The Dreaming

I do occasional work for a local farm owner and businessman. I allow him to draw on my time when his full-time employees are spread too thin, being overasked and overtasked, which is fairly often. It is pretty demanding work because he’s a pretty demanding fellow, actually.  He operates a farm, a seed plant, a grain elevator, and a rock quarry, all of which are in varying states of dilapidation or functioning only on the edge of chaos.

He is a fascinating character, although erratic and, by his own admission, quite “rash”. He thinks of himself as being an exceptional individual and an individualist, but in fact he is extraordinarily typical. Because he is erratic, rash and impetuous, he is also highly controlled and controlling. That seems like a contradiction, and it is. He’s my bellweather for what ails society, which is why I appreciate him so much. He’s the perfect representative of late modern society’s self-contradictions. He’s also extraordinarily narcissistic.

This man over-identifies with his possessions and assets to a rather extreme degree, so much so in fact that they have become an essential part of his self-image and very identity. Consequently, he hoards everything. He is also a workaholic. He cannot be done with anything or let anything go.

Some people might call that “anal retentive”, resorting to a Freudian idiom. I call it his “dreaming”. Everything has become an extension of himself, a precise and exact externalisation of his inner condition and a projection of it. About this, he is oblivious. But his employees and I are, in effect, involved in his dreaming. His world, as such, is a mirror, and it is pretty much restricted to the environment framed by his assets which are himself. Another term for this “dreaming” might be “narcissistic projection”.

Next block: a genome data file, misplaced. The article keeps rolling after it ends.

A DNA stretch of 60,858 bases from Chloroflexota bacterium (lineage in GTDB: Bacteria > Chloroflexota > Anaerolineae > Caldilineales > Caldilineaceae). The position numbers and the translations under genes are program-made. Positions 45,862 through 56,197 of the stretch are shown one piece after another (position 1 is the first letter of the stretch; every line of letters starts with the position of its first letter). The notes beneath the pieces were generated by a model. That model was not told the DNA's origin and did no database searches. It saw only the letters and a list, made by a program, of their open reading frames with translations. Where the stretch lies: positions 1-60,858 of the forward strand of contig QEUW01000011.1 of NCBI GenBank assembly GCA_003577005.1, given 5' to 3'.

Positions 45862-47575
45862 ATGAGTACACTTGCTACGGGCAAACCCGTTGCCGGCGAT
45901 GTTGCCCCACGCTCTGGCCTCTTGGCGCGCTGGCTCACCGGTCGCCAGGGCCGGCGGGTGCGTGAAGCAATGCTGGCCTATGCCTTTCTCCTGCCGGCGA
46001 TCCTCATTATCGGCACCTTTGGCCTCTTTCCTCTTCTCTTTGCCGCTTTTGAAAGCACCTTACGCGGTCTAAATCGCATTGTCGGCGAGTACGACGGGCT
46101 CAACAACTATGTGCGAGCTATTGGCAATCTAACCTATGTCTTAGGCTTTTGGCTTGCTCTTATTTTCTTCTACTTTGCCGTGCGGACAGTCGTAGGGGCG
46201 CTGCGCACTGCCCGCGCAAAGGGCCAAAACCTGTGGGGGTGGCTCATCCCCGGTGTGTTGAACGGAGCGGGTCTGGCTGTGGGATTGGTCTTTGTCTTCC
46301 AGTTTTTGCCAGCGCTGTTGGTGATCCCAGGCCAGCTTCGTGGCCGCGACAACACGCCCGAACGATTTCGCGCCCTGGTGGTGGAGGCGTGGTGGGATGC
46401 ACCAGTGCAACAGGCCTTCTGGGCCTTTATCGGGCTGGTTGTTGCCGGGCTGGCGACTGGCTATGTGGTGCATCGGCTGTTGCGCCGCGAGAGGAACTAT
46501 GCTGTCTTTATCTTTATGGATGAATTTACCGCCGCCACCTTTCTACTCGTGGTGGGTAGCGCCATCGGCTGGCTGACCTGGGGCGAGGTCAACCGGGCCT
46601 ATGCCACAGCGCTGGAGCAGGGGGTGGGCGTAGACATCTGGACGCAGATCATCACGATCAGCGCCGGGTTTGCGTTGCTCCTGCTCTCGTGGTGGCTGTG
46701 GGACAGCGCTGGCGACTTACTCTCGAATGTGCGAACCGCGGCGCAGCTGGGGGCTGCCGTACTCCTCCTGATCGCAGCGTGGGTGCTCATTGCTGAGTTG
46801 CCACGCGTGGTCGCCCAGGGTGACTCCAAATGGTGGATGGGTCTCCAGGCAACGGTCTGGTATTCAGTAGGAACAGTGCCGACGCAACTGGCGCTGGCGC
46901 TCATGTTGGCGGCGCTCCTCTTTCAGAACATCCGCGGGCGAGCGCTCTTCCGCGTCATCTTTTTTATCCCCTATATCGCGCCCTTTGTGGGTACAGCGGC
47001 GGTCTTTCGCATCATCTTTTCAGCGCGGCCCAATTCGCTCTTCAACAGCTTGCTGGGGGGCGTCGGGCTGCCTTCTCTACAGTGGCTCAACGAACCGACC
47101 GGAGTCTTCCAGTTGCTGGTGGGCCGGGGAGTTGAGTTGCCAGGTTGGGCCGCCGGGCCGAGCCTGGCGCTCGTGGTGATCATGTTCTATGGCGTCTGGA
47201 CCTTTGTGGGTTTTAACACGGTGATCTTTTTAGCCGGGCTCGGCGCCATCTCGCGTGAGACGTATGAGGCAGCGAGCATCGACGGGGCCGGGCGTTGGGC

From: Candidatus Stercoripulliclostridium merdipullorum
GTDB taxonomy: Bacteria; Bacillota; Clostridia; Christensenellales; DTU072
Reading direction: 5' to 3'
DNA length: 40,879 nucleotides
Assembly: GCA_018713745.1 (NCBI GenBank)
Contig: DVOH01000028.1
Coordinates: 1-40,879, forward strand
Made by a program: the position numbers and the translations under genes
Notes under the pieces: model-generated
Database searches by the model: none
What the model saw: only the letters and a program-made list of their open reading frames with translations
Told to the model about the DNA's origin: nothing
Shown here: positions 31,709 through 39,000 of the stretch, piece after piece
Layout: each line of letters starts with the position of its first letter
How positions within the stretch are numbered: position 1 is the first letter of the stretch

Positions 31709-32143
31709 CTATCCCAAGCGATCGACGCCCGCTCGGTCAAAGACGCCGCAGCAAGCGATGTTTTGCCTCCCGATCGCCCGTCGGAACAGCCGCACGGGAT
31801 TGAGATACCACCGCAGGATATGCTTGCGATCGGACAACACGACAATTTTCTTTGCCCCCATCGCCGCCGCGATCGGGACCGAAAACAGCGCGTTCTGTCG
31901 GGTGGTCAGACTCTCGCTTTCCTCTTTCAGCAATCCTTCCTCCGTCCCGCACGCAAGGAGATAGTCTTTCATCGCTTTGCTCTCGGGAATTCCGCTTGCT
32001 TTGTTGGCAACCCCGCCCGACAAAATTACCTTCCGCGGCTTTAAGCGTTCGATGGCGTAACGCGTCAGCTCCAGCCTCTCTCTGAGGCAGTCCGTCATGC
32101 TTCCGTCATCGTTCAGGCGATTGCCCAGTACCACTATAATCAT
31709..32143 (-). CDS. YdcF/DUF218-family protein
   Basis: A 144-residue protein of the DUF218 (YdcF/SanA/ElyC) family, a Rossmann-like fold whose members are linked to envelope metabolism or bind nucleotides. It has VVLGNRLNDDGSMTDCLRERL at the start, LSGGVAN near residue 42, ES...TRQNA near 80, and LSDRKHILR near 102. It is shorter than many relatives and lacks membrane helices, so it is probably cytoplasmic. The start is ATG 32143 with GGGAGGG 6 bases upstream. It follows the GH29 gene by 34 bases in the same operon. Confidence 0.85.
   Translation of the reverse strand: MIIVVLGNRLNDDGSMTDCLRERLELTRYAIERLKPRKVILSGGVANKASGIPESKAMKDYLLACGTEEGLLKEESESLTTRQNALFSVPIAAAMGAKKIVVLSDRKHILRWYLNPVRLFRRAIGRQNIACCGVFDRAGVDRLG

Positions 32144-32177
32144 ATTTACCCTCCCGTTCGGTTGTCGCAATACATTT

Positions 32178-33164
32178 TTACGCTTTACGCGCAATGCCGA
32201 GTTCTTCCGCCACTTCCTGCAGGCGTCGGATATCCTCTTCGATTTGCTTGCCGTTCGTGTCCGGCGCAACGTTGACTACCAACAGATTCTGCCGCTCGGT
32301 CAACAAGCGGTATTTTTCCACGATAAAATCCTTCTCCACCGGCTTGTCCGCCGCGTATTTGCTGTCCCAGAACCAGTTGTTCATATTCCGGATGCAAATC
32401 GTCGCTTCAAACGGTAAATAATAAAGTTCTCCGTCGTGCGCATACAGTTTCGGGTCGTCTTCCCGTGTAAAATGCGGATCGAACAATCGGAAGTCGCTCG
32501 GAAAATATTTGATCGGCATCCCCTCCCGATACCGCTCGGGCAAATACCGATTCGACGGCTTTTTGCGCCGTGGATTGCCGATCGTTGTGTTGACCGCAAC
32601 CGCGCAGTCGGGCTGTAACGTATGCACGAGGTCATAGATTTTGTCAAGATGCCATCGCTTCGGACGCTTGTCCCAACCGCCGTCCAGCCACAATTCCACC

Ironically, as he ages this man has developed a neurological condition diagnosed as “Parkinsonism”. He has lost motor control, which is a tragic thing for a fellow whose ego nature is to be very controlled and controlling. One astute employee even referred to this loss of motor control as a kind of “revenge effect” — the form of his body’s revolt against his domineering egoism and denialism. By this “denialism”, I mean his habitual life-long suppression and repression of the spontaneous and vigorous energies of the body, which are now asserting themselves pathologically as involuntary acts.

He knows no world apart from his business assets and interests, and no life apart from working, which for him is mere busy-ness, even if it is clearly unproductive activity. That often leads to great frustration on the part of his employees who often see no point in what they are required to do. They don’t entirely realise that they are caught up in this man’s dreaming — and are intercessionaries in this man’s narcissistic projection and entangled in it.

As this man’s condition deteriorates, so do his assets and his operations. They are mutually entangled. Consequently, he perceives the need for more hands putting in more hours just to keep things together and detain them from flying apart completely. If you know The Picture of Dorian Gray by Oscar Wilde, you may understand here what I am referring to as his “dreaming”, or narcissistic projection. The parallel is rather remarkably close.

And I mean this quite literally — the entirety of this man’s life-horizon, his universe, is an externalisation of his internal state. There is no real separation between the “in here” and the “out there”. This is also “value realisation” as I discussed in the last post. When I move through and act within his environment, I am moving through his dreaming, and I also am an intercessionary in his dreaming.